History surrounds us. Each of our cities, townships and villages have tales of women and men who worked to settle and grow the communities that today we call home.
We have the written words to document the progress over time as well as street signs with famous local names and buildings that tell the stories of yesteryear.
But preserving aspects of local history is not always easy. It takes citizens willing to devote time, and it takes money. What’s worth saving, and when is it time to let a structure go?
Right now, residents of Hunting Valley, Solon and Chagrin Falls are engrossed in emotional battles to save pieces of local history.
Sylvia Korey continues her 17-year quest to find a buyer for the Roundwood Manor that was home to brothers O.P. Van Sweringen and M.J. Van Sweringen, known for developing iconic areas of greater Cleveland. She has said that buyers might want to raze the house and build new, so she has asked Hunting Valley village officials to allow her to divide the mansion into six luxury condominiums. Officials say the request violates the zoning code. The case is now in court. So, is preservation of a historic mansion more important than abiding by zoning that officials say preserve the integrity of the village?
Members of the Solon Historical Society are continuing their effort to save the Lynch house that was scheduled to be razed today, but delayed after residents filled council chambers and presented a petition with 1,200 signatures to preserve the house on Bainbridge Road.
Jason Robbins and Isaac Bull, who co-founded Solon in 1820, bought the land on Bainbridge Road where the Lynch house sits today. The Lynch house was built in 1905, but we have heard few details about that family.
Some residents envision a historical corridor in the city center where the Solon Historical Society Museum, the historic Bull house and the Lynch house stand today across from City Hall.
The museum and Bull house will remain, but city officials say razing of the Lynch house would help clear the way for a grassy town center with an amphitheater where residents can gather for entertainment.
In 2015, the city was poised to level the house that it bought in 2005 but delayed action amid protests.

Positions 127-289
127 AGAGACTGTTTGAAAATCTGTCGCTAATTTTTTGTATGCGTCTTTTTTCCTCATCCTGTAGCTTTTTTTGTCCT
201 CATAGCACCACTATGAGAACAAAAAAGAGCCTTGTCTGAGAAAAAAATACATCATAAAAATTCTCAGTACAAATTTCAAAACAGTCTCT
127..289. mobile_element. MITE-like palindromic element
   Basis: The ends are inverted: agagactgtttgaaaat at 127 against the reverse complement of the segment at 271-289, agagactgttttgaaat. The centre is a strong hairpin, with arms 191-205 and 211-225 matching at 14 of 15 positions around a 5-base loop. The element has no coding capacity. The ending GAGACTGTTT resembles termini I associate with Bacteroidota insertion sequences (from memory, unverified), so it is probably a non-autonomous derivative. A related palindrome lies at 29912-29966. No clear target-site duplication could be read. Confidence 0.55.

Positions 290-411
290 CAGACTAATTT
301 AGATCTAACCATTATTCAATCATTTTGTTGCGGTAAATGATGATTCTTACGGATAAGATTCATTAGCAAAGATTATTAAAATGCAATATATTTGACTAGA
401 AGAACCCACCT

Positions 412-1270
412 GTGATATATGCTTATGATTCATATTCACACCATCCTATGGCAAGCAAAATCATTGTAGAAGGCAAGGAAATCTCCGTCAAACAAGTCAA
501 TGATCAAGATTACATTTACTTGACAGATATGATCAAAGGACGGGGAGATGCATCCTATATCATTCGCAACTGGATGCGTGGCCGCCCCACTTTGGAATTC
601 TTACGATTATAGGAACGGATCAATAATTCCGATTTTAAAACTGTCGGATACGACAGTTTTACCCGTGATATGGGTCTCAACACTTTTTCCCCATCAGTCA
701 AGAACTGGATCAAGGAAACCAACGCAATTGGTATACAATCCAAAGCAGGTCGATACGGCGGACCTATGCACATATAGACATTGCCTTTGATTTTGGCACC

The most recent plan involved the historical society coming up with $300,000 in escrow for the much-needed repairs on the Lynch house. Although the society did this, Solon council still voted down a proposed agreement between the society and city that would save the house. Mayor Edward Kraus said he will not veto council’s action.
Though the battle has been going on for years, the impending demise of the Lynch house likely will come in 2020 during the bicentennial celebration in Solon.
In Chagrin Falls, citizens have come out in force to save a house perched on Grove Hill. The historical Bancroft house on 3 West Summit St. needs a host of repairs. Developer Robert Vitt bought the house with plans to level it and build modern luxury townhouses on the lot just steps from the iconic downtown. He initially was stopped by the village Architectural Review Board whose members said Mr. Vitt had not provided the required documents. Some residents fear the proposed townhouses would put too much stress on the steep hill shored up by a stone wall built during the Great Depression.
Chagrin Falls Historical Society President John Bourriseau said one measure of historic significance is that a notable person resided on a property. According to Mr. Bourriseau, the Bancroft house once belonged a portrait painter whose work is now displayed at the Ohio State House.
The Western Reserve Land Conservancy has offered to help organize an effort to raise money to buy the Chagrin Falls property, repair the house and use the surroundings as a public park.
Saving any of these three houses will take time and money. So, when do we step in as caretakers of heritage? Preserving the past for tomorrow’s generation can be a long emotional road.